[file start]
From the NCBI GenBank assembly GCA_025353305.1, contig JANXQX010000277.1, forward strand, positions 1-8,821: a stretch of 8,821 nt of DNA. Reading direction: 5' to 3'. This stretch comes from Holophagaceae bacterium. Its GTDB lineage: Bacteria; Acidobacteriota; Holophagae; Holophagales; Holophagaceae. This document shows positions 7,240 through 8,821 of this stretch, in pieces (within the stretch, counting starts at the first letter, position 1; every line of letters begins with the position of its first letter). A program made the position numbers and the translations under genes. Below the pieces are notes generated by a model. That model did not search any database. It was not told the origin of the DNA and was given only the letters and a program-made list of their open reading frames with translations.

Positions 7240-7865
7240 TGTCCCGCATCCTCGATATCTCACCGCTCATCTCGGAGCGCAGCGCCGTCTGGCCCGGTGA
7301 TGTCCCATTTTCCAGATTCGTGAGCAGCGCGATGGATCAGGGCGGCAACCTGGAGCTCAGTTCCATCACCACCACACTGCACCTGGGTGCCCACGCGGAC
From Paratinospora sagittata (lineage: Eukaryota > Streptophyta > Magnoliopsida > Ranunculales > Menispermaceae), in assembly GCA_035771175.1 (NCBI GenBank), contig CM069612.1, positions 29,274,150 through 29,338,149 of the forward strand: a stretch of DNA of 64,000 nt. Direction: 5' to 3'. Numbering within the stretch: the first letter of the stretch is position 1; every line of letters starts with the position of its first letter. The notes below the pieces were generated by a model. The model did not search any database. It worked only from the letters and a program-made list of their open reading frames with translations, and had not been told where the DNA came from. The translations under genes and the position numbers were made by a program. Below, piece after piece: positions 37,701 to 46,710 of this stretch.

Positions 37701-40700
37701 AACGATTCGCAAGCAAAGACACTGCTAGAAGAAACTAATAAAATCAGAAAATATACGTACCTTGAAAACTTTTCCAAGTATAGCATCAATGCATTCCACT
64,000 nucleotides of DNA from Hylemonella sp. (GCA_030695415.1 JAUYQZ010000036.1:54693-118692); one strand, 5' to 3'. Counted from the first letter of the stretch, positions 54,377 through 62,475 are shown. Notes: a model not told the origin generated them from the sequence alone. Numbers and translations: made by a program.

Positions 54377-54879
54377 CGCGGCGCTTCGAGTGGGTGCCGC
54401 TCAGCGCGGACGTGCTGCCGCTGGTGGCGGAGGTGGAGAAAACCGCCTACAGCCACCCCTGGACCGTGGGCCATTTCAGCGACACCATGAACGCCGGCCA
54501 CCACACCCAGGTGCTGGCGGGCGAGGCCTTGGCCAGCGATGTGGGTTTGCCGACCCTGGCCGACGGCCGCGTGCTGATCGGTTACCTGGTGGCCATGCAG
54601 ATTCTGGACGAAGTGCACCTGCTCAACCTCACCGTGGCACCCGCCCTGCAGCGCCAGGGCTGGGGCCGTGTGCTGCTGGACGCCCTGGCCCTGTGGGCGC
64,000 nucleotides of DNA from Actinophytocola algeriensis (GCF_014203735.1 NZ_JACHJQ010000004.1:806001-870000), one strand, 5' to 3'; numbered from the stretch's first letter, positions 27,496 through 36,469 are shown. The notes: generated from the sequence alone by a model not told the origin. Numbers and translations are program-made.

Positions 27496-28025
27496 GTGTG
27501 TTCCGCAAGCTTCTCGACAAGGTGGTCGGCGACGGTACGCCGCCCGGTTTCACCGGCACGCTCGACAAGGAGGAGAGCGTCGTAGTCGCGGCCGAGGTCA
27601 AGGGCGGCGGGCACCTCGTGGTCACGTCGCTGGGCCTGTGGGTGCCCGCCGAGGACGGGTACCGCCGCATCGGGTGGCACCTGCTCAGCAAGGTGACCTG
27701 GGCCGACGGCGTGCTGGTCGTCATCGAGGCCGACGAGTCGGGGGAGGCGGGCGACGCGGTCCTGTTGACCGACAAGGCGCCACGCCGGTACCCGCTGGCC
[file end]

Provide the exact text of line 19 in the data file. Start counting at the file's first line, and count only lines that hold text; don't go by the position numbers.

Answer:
27701 GGCCGACGGCGTGCTGGTCGTCATCGAGGCCGACGAGTCGGGGGAGGCGGGCGACGCGGTCCTGTTGACCGACAAGGCGCCACGCCGGTACCCGCTGGCC